Farewell to "Orange Is the New Black," a Series that Redefined Diversity on TV

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Needless to say, Netflix’s  Orange Is the New Black -- the only series in TV history to win Emmys in both the Best Comedy Series and Best Drama Series categories -- will always be remembered as a phenomenon -- a series that went there long before most others in terms of gender and racial identity and inclusion.  Since it’s 2013 debut it has been honored with 47 major awards and been nominated for over 120 others.  More importantly, though, it has been a champion of women’s rights, LGBTQ+ rights, and prison reform, all while giving us some of the best storytelling and most iconic celebrities that we’ve come to know over the past decade.  Now, in its seventh and final season, Orange has the daunting task of tying up all its loose ends and shaping a satisfying ending.  Given what I’ve seen so far (which is all of it), not only do series creator Jenji Kohan and the gang pull that off, they do so while tackling some seriously heavy issues with a level of grace the likes of which very few television series have been capable of achieving.  Ever.

There was never any shortage as far as plotlines go in this series, so I’ll avoid a hyper-detailed recap.  Long story short, at the end of season six Piper (Taylor Schilling) got out, Taystee (Danielle Brooks) got life, and Daya (Dascha Polanco) -- a lifer since last season -- is still running around max with partner Daddy (Vicci Martinez).  Cue season seven.

The interesting thing about this final season is its connection to its predecessors.  If one truly pays attention, the groundwork for some of the series’ biggest moments have been right under our noses all along.  For example, Poussey’s (Samira Wiley) death in the penultimate episode of season four was a moment that marked the beginning of an irreversible wave of change throughout the OITNB universe. That tragic incident, in which CO Bayley (Alan Aisenberg) pinned her to the ground with enough force to stop her breathing, unintentionally ending her life, became the catalyst for the five-day season five riot/hostage situation, and all the fallout to follow.  In season two, episode four (aptly named “Toast Can’t Never Be Bread Again”), Poussey and Taystee are chillin’ in their bunk when Taystee tickles Poussey so much that she playfully exclaims, “I ain’t ticklish! No! No! Uncle! Uncle! I can’t breathe!”  It’s a quick and frankly unnoticeable line that would be inconsequential if not for Poussey’s eventual death.  This is especially disturbing when considering some of her last words were also, “I can’t breathe” -- an obvious sign that none of this narrative was by accident.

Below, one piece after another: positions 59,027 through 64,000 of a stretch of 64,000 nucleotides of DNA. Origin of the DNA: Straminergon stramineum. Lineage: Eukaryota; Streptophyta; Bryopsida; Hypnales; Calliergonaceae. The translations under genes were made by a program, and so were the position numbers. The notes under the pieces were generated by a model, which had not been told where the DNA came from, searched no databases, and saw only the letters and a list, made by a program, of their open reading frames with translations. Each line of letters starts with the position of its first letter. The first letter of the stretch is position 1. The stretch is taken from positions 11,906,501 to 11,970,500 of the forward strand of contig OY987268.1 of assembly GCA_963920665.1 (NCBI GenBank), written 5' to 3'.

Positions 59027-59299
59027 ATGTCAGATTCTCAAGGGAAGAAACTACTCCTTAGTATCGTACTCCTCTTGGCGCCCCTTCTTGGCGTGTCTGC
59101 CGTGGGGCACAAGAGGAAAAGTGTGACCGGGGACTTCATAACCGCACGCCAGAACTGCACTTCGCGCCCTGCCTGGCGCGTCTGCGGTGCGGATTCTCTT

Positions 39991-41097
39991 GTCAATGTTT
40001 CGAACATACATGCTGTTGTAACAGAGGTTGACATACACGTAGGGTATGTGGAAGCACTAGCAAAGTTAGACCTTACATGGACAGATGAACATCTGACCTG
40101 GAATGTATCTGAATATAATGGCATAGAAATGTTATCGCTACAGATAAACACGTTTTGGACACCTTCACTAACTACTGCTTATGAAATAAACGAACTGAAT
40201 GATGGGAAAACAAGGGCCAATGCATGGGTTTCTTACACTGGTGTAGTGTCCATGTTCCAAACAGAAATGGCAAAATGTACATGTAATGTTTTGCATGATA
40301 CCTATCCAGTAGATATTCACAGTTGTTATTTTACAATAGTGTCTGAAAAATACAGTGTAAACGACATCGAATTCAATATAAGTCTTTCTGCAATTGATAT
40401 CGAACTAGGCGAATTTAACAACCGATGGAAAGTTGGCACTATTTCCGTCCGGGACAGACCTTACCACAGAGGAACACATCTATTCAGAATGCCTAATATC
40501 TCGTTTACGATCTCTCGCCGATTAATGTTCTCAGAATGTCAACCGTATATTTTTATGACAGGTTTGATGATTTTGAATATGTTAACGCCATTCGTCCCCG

There are connections like that present throughout the final season, which won’t be spoiled here, but they’re not the only thing Orange has going for it.  This show has always been a proponent of the disenfranchised, using the environment provided by its narrative and the characters that fill it as vehicles to organically raise and comment on relevant topics, and season seven is no different.  Besides its continued work condemning the exploitation and corruption-riddled prison industrial complex, it’s now taking a stand against the equally sinister organization, ICE.  Turns out being detained in an Immigration and Customs Enforcement facility is a lot like being in prison, and if you think it’s difficult for an inmate to get justice when their rights get violated, imagine being undocumented and trying to do the same.  This aspect of the season hits particularly close to home, not only because I’m Latino, or because I have family members who are immigrants, but because the detainees depicted are real people.   Seeing stories on the news about the concentration camp-like environments and the numerous injustices happening to undocumented residents of this country may be one thing, but seeing them brought to life, to see that pain given a face … that’s a different thing entirely.  I’d argue that the final season of Orange Is the New Black is as necessary a watch as Netflix’s When They See Us.  Seriously.

On an emotional level, OITNB has the same perfect blend of comedy and raw emotion that it’s always had.  Sure, it’s not exactly known for having episodes end on a happy note, but it’s ability to get the viewer invested in the lives of its characters is unparalleled.  As a comedy fan, I’ve never really been much for the heavy stuff, but I cried no less than three times during season seven.

Just like in the rest of this outstanding series, the performances are what really push it over the top.  Blanca (Laura Gómez), whose role has been gradually increasing over the course of the show, plays huge role in this final season, as does Maritza (Diane Guerrero), and both Gómez andGuerrero give stellar performances.  Truth be told, if I named each individual actor that really did their thing this season, I’d end up naming almost the entire cast.

The long and short of it all is, we’ve all witnessed immensely popular shows come to shockingly unsatisfying ends – cough, Game of Thrones, cough, cough-- but that is just not how this one goes down.  Jenji Kohan created a masterpiece; a tapestry woven out of human emotion, philosophical debate, spot-on socio-political commentary, and eye-opening realism.  Orange has been devastating, heartwarming, intense and light-hearted all at once.  #orangeforever

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